Apple, Google to unveil contact tracing tech

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technologies

Breaking news today shows progress on Apple and Google building new technologies for coronavirus contact tracing – but there’s a catch.

 

As national governments look to implement some of these new tech tools to try to get a handle on the virus, data privacy issues apply, according to those covering these developments.

 

For example, governments have run up against Google and Apple’s policies on requiring personal user data. An AP report provides this background:

 

“Many governments have already tried, mostly unsuccessfully, to roll out their own phone apps to fight the spread of the COVID-19 pandemic. Many of those apps have encountered technical problems on Apple and Android phones and haven’t been widely adopted. They often use GPS to track people’s location, which Apple and Google are banning from their new tool because of privacy and accuracy concerns.”

 

All of this leads to significant chaos and confusion over how digital trackers can help us to emerge from our coronavirus pandemic crisis.

 

“We have a collision of tech, privacy and health professionals and the Venn diagram doesn’t really have a spot where they all overlap,” said Chester Wisniewski, a principal research scientist at cybersecurity company Sophos, in a press statement widely quoted in the NYT and other sources.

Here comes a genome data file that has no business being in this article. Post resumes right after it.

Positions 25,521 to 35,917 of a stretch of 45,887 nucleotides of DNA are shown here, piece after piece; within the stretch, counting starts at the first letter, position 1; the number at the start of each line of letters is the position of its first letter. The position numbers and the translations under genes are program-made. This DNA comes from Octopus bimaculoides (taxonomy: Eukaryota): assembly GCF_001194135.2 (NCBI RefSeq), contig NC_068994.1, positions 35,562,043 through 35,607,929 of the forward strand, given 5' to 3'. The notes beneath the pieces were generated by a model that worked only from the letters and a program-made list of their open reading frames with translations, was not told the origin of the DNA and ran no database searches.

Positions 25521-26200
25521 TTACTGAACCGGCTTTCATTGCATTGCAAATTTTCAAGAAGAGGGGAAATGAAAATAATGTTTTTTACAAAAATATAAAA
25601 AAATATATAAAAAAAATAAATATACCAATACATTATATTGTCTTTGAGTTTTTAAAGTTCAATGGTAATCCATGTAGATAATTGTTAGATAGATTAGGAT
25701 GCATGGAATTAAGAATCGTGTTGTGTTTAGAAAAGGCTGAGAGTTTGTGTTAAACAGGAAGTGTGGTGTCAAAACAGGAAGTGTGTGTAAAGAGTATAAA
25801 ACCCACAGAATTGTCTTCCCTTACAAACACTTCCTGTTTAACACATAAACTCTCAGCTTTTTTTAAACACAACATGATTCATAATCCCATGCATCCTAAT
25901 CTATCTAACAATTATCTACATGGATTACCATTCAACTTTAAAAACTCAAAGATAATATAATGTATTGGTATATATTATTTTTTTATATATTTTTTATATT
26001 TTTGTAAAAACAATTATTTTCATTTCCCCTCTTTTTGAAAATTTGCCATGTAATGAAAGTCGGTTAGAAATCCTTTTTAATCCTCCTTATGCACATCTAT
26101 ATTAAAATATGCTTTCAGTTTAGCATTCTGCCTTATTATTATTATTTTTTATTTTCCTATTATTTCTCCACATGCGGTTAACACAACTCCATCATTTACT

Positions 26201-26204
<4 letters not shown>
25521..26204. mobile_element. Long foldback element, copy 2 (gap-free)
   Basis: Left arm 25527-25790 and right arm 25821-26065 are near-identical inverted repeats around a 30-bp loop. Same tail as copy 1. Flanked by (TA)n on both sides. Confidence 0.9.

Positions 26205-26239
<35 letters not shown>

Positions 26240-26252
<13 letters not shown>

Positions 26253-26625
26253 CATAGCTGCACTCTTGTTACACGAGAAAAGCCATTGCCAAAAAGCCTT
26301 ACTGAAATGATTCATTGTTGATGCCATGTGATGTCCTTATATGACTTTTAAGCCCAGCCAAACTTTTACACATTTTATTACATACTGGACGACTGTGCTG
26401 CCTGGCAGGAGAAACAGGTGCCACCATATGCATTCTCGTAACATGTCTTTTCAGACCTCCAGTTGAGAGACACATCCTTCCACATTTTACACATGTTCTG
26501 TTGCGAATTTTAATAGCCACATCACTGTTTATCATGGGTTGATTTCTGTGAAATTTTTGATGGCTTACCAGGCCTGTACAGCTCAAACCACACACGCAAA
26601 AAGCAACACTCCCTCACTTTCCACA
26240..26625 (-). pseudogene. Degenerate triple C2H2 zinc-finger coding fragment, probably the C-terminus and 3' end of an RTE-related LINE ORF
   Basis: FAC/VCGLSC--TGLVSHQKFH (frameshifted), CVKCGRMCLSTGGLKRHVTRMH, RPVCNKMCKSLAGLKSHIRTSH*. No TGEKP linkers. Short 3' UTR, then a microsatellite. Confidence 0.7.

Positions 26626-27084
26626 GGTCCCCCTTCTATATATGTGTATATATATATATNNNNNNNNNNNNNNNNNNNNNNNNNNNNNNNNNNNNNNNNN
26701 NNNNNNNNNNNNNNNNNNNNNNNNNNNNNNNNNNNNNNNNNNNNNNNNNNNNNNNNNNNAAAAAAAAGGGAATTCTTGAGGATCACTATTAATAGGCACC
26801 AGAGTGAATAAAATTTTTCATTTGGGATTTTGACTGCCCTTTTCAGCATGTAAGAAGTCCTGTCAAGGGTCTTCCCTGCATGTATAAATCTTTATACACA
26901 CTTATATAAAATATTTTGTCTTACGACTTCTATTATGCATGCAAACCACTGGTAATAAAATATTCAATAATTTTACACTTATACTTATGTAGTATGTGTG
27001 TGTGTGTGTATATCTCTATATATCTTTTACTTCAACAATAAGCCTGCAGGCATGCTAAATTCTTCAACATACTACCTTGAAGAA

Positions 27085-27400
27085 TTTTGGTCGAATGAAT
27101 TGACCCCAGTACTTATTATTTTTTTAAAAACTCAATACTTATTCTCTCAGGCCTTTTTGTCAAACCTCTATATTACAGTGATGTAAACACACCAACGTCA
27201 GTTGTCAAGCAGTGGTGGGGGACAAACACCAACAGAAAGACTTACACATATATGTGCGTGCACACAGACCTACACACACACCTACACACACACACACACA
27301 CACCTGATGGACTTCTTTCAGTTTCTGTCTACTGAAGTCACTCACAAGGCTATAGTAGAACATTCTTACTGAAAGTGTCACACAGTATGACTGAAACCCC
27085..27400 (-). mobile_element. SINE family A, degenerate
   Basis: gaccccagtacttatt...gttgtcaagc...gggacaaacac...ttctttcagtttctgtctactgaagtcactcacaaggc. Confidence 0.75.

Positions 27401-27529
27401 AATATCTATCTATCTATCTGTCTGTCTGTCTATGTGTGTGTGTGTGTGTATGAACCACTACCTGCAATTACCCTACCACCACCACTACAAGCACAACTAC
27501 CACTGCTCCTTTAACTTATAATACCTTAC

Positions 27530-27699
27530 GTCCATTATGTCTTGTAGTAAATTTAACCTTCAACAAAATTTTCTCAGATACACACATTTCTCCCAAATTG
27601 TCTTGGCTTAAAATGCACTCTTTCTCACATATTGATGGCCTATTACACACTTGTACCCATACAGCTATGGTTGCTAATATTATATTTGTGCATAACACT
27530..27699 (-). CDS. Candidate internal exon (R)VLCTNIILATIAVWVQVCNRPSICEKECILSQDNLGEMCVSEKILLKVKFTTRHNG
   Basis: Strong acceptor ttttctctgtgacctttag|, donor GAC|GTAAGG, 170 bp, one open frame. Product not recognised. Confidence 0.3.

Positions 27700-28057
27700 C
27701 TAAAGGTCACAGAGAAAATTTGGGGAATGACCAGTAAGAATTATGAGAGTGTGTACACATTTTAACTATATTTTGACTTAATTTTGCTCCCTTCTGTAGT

Along with widespread testing, contact tracing has the potential to facilitate an easing of lockdown restrictions and more confidence among the general public. The CDC calls it “part of a multi-pronged approach to fight the COVID-19 pandemic” – but that assumes buy-in from people. And what if people won’t get a vaccine, either?

 

The virus has highlighted the chronic tension between individual rights and collective responsibilities. The struggle of big tech companies to help save us will be a prominent facet of this continuing debate.

 

“Without a concise policy from the government, the tech companies are left to make decisions about the implications of the data they collect,” writes Jenn Leser at CBS. It’s that lack of a concise policy, and of social cohesion, that could doom digital efforts to rein in the virus.

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